"Quick as a monkey on the ballfield, with a falcon's grace / Three thousand ladies tilted their heads to watch him / Trampling shiny earrings as they crowded for a view / Standards bobbed and waved, banners flashed and shone."
It could be George Best in his prime!
But as Vogel shows, women played too. An illustration shows a couple playing kickball in a garden, the lady with her hair pinned up out of the way, garments flying.
One gossip writer of the Tang dynasty (618-907AD) tells the story of three teenage girls in shabby clothes and wooden slippers standing under a tree while some soldiers were playing kickball nearby. The ball rolled towards one of the girls who "calmly extended her leg, controlled the ball on her toe, and then powerfully kicked it back in a high arc". A full-on game then ensued, to the delight of onlookers. Bend it like Guangyan!
So can we say football originated in China?
Well it's true that the Chinese had clubs, rules, and fans more than 1,000 years ago. But the various versions of kickball were a long way from modern football as defined in Sheffield in the 1860s. It was the British codifying of the rules that made association football the world's game, the sport of the people, not just of the toffs. So maybe we should stick to calling the Chinese version "kickball"?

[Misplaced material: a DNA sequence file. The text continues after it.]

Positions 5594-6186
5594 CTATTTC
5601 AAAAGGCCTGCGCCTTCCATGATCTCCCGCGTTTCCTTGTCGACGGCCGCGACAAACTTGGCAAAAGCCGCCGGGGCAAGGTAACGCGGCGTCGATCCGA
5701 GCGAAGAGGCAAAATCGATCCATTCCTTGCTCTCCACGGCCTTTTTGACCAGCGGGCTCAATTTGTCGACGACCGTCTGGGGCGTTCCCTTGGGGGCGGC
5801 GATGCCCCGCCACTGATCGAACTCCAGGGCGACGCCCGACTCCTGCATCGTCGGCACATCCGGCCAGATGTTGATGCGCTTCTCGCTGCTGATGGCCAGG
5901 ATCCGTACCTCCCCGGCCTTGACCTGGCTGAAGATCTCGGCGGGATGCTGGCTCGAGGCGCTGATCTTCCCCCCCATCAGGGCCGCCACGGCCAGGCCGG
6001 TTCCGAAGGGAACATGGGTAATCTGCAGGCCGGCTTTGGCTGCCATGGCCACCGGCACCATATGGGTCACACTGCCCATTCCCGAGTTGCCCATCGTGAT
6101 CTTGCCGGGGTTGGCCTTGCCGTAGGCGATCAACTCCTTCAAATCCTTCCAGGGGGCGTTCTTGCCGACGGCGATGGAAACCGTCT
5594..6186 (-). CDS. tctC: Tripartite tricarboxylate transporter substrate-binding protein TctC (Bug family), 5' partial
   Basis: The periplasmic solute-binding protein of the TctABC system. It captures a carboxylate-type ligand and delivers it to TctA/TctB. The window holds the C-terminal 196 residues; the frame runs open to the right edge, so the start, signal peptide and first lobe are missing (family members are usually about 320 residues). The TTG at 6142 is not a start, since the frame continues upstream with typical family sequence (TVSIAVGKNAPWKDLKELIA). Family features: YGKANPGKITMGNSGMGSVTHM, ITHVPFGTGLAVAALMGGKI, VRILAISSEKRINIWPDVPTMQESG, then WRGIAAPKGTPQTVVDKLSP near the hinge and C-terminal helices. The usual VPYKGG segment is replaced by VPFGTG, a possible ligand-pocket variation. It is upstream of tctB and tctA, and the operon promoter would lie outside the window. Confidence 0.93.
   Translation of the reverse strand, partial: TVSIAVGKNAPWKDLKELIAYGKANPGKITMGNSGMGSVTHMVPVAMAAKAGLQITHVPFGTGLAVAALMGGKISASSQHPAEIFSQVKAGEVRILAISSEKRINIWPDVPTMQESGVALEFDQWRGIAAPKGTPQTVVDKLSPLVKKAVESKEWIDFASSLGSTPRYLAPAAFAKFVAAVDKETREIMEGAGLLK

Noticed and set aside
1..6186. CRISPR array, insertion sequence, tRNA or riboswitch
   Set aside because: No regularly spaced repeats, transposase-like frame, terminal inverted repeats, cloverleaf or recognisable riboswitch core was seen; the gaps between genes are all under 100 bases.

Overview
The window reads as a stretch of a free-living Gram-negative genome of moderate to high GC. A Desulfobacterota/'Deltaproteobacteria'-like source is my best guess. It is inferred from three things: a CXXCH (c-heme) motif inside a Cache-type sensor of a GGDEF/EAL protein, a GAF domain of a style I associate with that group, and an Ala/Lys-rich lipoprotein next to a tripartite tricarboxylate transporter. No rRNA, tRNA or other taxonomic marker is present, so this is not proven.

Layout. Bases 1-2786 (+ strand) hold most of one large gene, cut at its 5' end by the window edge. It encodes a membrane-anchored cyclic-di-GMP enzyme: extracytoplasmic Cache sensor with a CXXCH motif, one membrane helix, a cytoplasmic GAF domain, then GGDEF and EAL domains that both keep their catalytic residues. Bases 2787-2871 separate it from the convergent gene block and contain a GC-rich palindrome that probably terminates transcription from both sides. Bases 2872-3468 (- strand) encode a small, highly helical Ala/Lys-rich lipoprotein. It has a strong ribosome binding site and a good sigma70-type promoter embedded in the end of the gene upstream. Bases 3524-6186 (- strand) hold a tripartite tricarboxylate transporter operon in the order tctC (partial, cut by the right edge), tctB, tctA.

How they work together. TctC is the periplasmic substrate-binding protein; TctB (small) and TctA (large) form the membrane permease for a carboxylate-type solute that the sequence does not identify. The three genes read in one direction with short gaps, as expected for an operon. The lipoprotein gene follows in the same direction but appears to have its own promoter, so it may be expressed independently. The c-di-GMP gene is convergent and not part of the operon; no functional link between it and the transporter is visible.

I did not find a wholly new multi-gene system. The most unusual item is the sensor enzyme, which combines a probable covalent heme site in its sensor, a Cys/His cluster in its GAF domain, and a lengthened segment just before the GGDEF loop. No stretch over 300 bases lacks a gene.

Xi Jinping has said his big ambition is for China to get a team to the World Cup, then to host it, and then eventually to win it. Certainly they have a far better claim than some recent hosts (let alone Qatar). And of course with their fantastic infrastructure, and their huge fan base, I have no doubt China could put on a great World Cup.
As for winning it, well that will take longer. The standard of Chinese football in my experience is not yet high enough. But given the Chinese ability to learn, their willingness to invest in grassroots sport, and their sheer drive - don't bet against it!
And if they do, maybe we could pardon them for reversioning England's Euro 96 anthem. Zuqiu hui jia le! - Football's Coming Home.